by Sam Juliano
The latest discussions in regard to a possible new project for the late spring have revolved around the possibility of a “Greatest Television Shows of All-Time” countdown. We were thinking of Top 60. If the project happens it is posed to include all shows – including mini-series like The Civil War, I Claudius, The World at War and Pennies from Heaven among others. Obviously it would mix American, British and any other shows released around the world. This particular project has been discussed for years, and it seems 2017 may be the time to launch it. The poll on the greatest War Films is certainly still on the table, but perhaps for another year. The TV poll will strictly remain at 60, which is still a most formidable venture.
January weather in the Metropolitan area has been comparatively mild, though with February and March ahead it could change quick enough. The political climate though is pretty dreadful, but I’ll save further discussion for the comment section should anyone desire to broach it.
Lucille and I have been heading to the theaters frantically to see all the essential films remaining ahead of my own Top Ten Films of 2016 posting, set for Monday, February 6th. We saw a bunch for a second time as well, including Oscar nominated films like The Arrival, Manchester by the Sea, Moonlight, La La Land and Jackie. If I were to add those to the two first viewings in theaters my total this past week would be seven (7) films. And that doesn’t include several I watched on amazon prime and netflix streaming.
Neruda **** 1/2 (Saturday night) IFC Film Center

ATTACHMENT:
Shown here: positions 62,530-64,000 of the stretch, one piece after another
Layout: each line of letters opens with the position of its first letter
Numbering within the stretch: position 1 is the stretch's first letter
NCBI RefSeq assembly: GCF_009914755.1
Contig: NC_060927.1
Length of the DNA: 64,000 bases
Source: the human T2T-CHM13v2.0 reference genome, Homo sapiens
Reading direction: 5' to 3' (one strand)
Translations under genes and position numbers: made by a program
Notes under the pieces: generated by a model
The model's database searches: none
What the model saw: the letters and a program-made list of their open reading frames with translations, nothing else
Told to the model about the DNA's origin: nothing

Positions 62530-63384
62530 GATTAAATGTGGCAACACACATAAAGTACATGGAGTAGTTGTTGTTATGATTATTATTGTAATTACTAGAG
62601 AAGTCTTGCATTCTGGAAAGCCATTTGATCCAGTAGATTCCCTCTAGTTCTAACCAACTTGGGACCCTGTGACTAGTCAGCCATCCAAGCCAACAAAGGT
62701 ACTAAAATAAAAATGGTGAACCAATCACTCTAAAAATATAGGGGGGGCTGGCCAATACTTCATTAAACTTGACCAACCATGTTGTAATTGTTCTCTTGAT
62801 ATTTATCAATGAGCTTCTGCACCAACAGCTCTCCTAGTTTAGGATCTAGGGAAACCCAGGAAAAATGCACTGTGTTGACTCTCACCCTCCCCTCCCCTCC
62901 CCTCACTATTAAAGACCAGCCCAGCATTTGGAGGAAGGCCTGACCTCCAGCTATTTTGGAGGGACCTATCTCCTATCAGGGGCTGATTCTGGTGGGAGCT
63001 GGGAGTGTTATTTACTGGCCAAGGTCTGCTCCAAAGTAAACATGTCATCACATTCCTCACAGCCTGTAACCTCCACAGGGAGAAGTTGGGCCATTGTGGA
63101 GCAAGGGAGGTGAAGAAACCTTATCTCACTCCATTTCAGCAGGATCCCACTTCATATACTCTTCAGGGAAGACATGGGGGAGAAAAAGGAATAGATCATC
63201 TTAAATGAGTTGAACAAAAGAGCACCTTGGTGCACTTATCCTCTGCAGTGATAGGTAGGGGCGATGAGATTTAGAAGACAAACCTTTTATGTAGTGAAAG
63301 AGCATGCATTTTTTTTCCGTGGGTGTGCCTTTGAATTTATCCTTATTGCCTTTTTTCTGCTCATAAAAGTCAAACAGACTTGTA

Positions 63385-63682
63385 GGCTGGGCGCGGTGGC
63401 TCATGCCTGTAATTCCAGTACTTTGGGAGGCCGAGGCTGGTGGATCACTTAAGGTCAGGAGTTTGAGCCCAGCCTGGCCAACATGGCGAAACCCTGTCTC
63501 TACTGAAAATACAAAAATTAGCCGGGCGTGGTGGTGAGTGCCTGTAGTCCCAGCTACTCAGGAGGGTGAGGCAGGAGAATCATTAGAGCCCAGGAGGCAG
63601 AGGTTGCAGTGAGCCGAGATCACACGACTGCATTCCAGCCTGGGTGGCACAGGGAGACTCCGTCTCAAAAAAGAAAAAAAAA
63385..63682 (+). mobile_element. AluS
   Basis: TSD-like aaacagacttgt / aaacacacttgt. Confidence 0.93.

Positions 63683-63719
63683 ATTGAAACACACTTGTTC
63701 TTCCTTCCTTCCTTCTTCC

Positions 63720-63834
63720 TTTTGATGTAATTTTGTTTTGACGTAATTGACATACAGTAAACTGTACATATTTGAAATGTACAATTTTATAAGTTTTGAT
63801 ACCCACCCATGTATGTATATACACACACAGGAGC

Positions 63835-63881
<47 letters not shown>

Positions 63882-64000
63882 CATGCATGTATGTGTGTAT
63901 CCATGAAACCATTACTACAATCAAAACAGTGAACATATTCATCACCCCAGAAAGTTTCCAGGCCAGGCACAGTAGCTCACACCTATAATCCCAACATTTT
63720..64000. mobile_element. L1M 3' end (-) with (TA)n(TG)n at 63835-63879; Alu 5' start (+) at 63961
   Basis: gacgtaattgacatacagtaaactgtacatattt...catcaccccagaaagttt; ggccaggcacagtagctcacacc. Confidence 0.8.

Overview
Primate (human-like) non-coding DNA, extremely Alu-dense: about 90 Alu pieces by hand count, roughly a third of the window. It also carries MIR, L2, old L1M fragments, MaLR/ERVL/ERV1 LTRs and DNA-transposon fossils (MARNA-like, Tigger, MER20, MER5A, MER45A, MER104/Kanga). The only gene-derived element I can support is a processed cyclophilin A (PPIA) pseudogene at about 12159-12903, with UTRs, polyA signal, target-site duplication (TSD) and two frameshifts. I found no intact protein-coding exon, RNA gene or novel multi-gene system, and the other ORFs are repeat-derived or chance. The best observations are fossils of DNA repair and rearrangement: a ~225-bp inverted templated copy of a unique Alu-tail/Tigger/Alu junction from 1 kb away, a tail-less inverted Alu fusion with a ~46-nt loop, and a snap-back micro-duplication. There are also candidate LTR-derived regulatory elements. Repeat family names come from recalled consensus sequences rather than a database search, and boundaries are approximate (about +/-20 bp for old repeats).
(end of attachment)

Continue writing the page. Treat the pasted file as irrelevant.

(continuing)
Paterson **** 1/2 (Wednesday night) Lincoln Plaza Cinemas
“Paterson” may well be Jim Jarmusch’s best film yet. Jeremy, Sammy and I attended a screening of the film on Wednesday at the Lincoln Plaza Cinemas as I continue to play catch up on the year-end releases in advance of the Ten Best of 2016 posting sometime next week. That unflappable English bulldog and the poet-bus driver played by an especially introverted Adam Driver – one who reads Emily Dickinson- are the center of an enveloping, meditative drama that in some ways recalls “Night on Earth.” Of course the tour of that well-known city, about thirty minutes drive west of Fairview is worth a ticket alone.
Lucille, young Sammy and I attended a screening of Pablo Larrain’s “Neruda,” which is based on the life of the iconic Chilean poet Pablo Neruda from 1948 onward, at the IFC Film Center in Manhattan last night. This is the second great film in 2016 from Larrain (Jackie), who in my view is now the top artist of the year. Neruda is a Chilean communist, egomaniac, and womanizer who under any microscope envisions a fascinating persona, but his mostly made-up predator in a Hugo vein, Oscar Peluchonneau (the superb Gael Garcia Bernal) is the film’s most brilliant creation as a detective-novel obsessed stalker, who counts his pursuit of Neruda as his life’s purpose. The final segment set in the snow on a mountainous terrain is utterly brilliant. The film’s poetic elements, deftly woven into the narrative arc, help to bring the entire film to a remarkable literary appreciation.